Yitzchak: The Loyal and Joyful Optimist


Yitzchak’s name means “he who will laugh” and actually precedes his birth, deriving from the incredulous laugh by both Avraham and Sarah upon hearing the news that they would bear a child in old age (Bereishit 17:17 and 18:13). Yitzchak thus symbolizes hope and continuity even when all prospects seem bleak. His legacy inspires optimism beyond logic and trust in an occurrence so unlikely that the absurdity of it coming true makes it laughable.

Yitzchak’s name also foretells the story of Yitzchak and Rivka caught in a moment of playfulness (מצחק) while Avimelech spies them out from his palace window (Bereishit 26:8). This rare moment of marital intimacy in the Torah follows the scene of Yitzchak praying alongside and on behalf of his barren wife, displaying his care and devotion to her. Yitzchak is unique among the patriarchs in that he married only one woman, although that did not prevent rivalry between his twin sons.

His monogamous relationship with his wife parallels his absolute commitment to the Land of Israel, which he never left even when there was a famine in Canaan. This contrasts with his father, Avraham who left to Egypt when famine struck and turned to an Egyptian woman, Hagar, to bear him a child when his wife, Sarah, was barren. Instead, Yitzchak remained uncompromising in his loyalty to the promised land, his wife, and his family’s future even in the face of enormous doubt.

However, the uniqueness of his single-minded commitment may be just one symptom of his generally passive nature. Unlike Avraham, who journeys to a new land, fights wars and argues with G-d’s justice, Yitzchak submissively follows the way of his father and mimics his actions. Father and son both pass off their wives as their sisters during their stay in Gerar (20:2 and 26:7) and become wealthy while living there (20:14 and 26:14). Yitzchak re-digs the wells that Avraham had first dug but that the Philistines stopped up (26:18).

Even Yitzchak’s courtship highlights his absence. Yaakov and Moshe meet their brides at a well where they each save the maidens in distress. Compare this with Yitzchak, whose father arranges for a servant to go seek a suitable bride. While Rivka heroically serves the thirsty servant and his camels at a well, Yitzchak remains at home, patiently awaiting the delegation’s return.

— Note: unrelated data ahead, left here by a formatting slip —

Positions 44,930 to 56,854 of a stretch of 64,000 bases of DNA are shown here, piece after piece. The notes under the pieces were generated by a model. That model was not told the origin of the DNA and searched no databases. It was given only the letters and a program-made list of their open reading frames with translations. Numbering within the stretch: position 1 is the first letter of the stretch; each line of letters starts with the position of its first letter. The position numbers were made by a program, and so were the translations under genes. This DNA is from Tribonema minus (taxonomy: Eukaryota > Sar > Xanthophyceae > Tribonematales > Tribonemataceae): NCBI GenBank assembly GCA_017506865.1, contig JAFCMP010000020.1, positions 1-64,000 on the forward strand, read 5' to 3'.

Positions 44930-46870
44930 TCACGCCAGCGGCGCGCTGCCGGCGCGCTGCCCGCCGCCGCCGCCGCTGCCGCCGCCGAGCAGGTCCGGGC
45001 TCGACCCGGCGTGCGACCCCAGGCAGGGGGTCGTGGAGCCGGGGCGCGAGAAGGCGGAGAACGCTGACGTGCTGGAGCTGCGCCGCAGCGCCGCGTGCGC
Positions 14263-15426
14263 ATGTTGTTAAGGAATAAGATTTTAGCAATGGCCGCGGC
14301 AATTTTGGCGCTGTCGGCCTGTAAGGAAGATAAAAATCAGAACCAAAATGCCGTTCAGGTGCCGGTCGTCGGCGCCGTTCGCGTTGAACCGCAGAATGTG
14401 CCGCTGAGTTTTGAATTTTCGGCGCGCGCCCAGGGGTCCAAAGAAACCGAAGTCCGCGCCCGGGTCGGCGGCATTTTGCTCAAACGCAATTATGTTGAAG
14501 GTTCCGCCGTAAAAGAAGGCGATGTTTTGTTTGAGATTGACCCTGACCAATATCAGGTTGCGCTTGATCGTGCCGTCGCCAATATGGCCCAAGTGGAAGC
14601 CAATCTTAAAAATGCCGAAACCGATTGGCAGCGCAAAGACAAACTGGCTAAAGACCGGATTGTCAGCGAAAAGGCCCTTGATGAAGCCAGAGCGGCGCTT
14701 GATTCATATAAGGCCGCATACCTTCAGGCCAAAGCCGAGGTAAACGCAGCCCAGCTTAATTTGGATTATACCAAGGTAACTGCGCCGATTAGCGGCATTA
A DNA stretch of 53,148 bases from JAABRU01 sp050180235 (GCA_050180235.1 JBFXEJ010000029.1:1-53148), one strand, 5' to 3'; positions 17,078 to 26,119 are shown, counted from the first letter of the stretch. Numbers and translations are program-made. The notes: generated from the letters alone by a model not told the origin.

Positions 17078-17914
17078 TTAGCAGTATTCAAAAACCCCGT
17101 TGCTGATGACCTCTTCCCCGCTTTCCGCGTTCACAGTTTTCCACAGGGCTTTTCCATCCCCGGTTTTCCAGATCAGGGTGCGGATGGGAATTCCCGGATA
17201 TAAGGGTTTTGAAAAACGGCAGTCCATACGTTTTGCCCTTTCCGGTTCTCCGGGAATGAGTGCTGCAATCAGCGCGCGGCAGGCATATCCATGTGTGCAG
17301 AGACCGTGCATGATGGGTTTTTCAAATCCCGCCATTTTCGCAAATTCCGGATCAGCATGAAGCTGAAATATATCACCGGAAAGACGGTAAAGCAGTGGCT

Yitzchak’s passive role begins already as a child, when his father binds him to an altar as a sacrifice to G-d. Deservedly, Avraham emerges in future liturgy as the hero of the story for his willingness to sacrifice his son. Nevertheless, Yitzchak’s innocent inquiry, “Where is the lamb for slaughter?” and his willingness to trust his father, “G-d will see to the lamb, my son” (Bereishit 22:7–8), certainly becomes a paradigm of fortitude, bravery, and selfless devotion. Yitzchak was miraculously saved at the last moment with the knife about to slit his throat; future generations of martyrs and victims of pogroms who took strength from Yitzchak’s example would not be so lucky.

Nobody should mistake Yitzchak’s passivity as weakness. Quite the opposite.Anyone holding a plank position for two minutes would tell you they would much rather do jumping jacks. A successful movement cannot begin without a pioneering and charismatic visionary. But after that comes the real hard work of sustaining the momentum, thwarting threats to continuity, and ensuring future growth. This was Yitzchak’s greatness.

Benjamin Franklin was one of the world’s greatest inventors, inventing swimming fins, bifocal glasses, the odometer and electricity. Interestingly, most of Franklin’s innovations preceded the great inventor in some form. Franklin’s genius was in perfecting these earlier inventions and applying them to practical use. Someone before him had already held out a rod in a lightning storm. But Franklin was the first to direct electrical energy from clouds into a Leyden bottle, an early battery. In science, the person who repeats, verifies and perfects an experiment may be just as crucial as the first inventor of an idea. The same is true for the origins of a movement or nation. There can only be one founder, one Avraham. But all future generations who continue and build upon the chain of tradition before them will find a role model in Yitzchak.


Rabbi Dr. Richard Hidary is a professor of Judaic Studies at Yeshiva University and a rabbi at Sephardic Synagogue in Brooklyn. He is an author currently writing a commentary on Talmudic discussions of Jewish holidays, and he runs the websites teachtorah.org, pizmonim.org, and rabbinics.org 

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